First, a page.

Mickey Marcus: A US WWII Vet Becomes the First General of a Jewish Army Since Judah Maccabee
הֲלוֹא צִוִּיתִיךָ חֲזַק וֶאֱמָץ אַל־תַּעֲרֹץ וְאַל־תֵּחָת כִּי עִמְּךָ יְהֹוָה אֱלֹהֶיךָ בְּכֹל אֲשֶׁר תֵּלֵךְ׃ “I charge you: Be strong and resolute; do not be terrified or dismayed, for Hashem your God is with you wherever you go.”
הֲלוֹא צִוִּיתִיךָ חֲזַק וֶאֱמָץ אַל־תַּעֲרֹץ וְאַל־תֵּחָת כִּי עִמְּךָ יְהֹוָה אֱלֹהֶיךָ בְּכֹל אֲשֶׁר תֵּלֵךְ׃
“I charge you: Be strong and resolute; do not be terrified or dismayed, for Hashem your God is with you wherever you go.”
The Israel-US alliance is a covenant sealed with the blood of brave warriors. One of the finest examples of this was Colonel David Daniel “Mickey” Marcus who, after serving in the US Army during World War II, was killed in Israel’s 1948 War of Independence. The first general in the Israel Defense Forces, Marcus, a US war veteran, was the first Jew to lead a Jewish army since Judah the Maccabee. His grave is the only one in the West Point Cemetery for an American killed fighting under the flag of another country.
Marcus was born to Jewish parents who raised him on Hester Street on Manhattan’s Lower East Side. The youngest of six children, His father, a Rumanian immigrant, died when he was nine. As a young boy, he had to defend himself on the tough streets of New York and excelled at athletics; boxing in particular. This physical prowess, along with academic achievement, led to him being accepted to West Point in 1920, and he graduated with impressive scores in 1924. After completing his active duty requirement, he attended Brooklyn Law School. He spent most of the 1930s as an Assistant Attorney in New York, prosecuting gangsters.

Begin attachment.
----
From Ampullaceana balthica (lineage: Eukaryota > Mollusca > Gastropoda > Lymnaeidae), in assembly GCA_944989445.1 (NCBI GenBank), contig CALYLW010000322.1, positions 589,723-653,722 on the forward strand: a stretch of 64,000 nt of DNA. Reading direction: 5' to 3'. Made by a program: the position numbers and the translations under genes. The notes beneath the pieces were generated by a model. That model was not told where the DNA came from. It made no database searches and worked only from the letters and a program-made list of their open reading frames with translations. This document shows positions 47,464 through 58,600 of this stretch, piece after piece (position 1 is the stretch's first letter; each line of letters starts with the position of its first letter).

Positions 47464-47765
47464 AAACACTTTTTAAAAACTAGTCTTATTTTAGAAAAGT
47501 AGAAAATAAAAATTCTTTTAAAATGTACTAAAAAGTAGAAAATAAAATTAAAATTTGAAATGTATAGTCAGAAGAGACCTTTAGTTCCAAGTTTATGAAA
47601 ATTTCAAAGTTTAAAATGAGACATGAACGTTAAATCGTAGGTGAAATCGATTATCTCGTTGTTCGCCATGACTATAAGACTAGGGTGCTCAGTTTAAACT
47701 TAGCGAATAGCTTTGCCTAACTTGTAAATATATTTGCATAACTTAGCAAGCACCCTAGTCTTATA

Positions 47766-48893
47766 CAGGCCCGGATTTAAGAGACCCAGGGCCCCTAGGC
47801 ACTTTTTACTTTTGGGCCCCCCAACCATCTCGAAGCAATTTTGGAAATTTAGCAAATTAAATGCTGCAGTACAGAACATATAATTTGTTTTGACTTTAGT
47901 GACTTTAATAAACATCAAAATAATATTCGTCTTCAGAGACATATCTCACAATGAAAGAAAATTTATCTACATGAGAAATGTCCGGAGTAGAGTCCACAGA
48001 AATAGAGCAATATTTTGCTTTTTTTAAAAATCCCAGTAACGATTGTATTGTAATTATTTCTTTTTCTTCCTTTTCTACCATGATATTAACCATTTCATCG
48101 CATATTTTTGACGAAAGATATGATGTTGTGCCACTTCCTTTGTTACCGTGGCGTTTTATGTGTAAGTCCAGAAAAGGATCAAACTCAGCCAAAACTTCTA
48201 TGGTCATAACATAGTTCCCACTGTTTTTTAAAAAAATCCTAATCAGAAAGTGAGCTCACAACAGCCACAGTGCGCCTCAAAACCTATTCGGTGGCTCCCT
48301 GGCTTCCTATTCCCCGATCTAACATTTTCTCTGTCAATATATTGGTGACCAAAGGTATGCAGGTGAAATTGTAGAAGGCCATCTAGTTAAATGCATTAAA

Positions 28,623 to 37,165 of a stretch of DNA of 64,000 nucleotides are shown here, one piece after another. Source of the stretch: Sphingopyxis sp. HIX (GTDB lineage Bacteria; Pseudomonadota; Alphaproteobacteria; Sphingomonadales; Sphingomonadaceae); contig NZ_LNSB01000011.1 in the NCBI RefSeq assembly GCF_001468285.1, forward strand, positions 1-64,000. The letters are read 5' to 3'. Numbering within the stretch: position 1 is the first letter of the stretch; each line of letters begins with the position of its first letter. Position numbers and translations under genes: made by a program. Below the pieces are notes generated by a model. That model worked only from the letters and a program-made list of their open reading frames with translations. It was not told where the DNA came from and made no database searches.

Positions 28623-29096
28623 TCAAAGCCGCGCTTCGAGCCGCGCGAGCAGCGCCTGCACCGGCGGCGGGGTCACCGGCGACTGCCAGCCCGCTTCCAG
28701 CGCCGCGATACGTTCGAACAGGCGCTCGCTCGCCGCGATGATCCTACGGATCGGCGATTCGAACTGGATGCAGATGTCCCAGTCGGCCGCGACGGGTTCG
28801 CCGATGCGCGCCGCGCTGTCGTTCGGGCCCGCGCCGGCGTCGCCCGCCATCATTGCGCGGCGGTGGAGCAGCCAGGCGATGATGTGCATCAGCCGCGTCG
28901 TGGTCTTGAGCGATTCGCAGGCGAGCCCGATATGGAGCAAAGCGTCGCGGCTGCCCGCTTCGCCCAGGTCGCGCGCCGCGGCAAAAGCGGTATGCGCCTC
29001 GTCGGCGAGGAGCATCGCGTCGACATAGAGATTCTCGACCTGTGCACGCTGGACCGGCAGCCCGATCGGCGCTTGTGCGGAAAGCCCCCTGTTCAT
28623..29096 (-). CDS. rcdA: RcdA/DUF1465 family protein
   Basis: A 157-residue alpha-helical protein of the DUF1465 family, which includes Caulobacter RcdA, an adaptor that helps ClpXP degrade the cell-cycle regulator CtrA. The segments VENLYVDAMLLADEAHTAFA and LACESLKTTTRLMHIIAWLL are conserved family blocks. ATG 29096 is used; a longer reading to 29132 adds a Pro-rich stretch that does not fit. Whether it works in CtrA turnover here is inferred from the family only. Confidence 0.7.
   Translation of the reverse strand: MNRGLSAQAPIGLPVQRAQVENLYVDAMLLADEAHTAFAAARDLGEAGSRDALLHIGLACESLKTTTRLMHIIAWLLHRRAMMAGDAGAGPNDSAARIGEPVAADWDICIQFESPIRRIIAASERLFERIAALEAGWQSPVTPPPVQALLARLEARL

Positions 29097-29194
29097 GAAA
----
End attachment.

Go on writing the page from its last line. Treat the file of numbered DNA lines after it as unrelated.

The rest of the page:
After leaving active duty, Marcus continued his army service in the Organized Reserve Corps where he became Judge Advocate of his Army National Guard unit. Though as a legal officer he was not supposed to command troops, he wrangled a unit command during the 1941 Louisiana Maneuvers. After the Japanese attack on Pearl Harbor, he deployed with the 27th Division to Hawaii where Marcus organized and commanded a Ranger Combat Training School to provide the troops training in techniques of unarmed defense to combat Japanese infiltration tactics. But instead of a field command, Marcus was sent to Washington in 1943 where he was assigned to the Civil Affairs Division.
Marcus managed to get himself assigned to parachute into Normandy on D-Day with the first wave of the 101st Airborne Division, despite having no paratrooper training. He took informal command of some of the scattered paratroopers and was in combat for a week before being sent back to the United States.
After V-E Day in 1945, General Lucius D. Clay asked for Marcus to serve on his staff in the occupation of Germany, providing for the millions of displaced persons there. Marcus came face to face with the survivors of Nazi atrocities. While there, Marcus toured the Dachau Concentration Camp and saw with his own eyes the piles of uncounted Jewish corpses in Europe’s death camps. Though not previously a Zionist, after witnessing the horrors of the Holocaust Marcus began to think differently about a Jewish state. Faced with the undeniable reality of European antisemitism, Marcus became convinced that the only hope for the remnants of European Jewry lay in a Jewish homeland in Palestine.
In 1946, as chief of the Army’s War Crimes Division, he attended the Nuremberg trials, making sure that Nazi crimes were thoroughly documented. After the trials, he was offered a promotion to brigadier general, but instead elected to return to civilian life and his law practice.
Marcus was awarded the Distinguished Service Medal and the Bronze Star by the US Army and made an honorary Commander of the Order of the British Empire.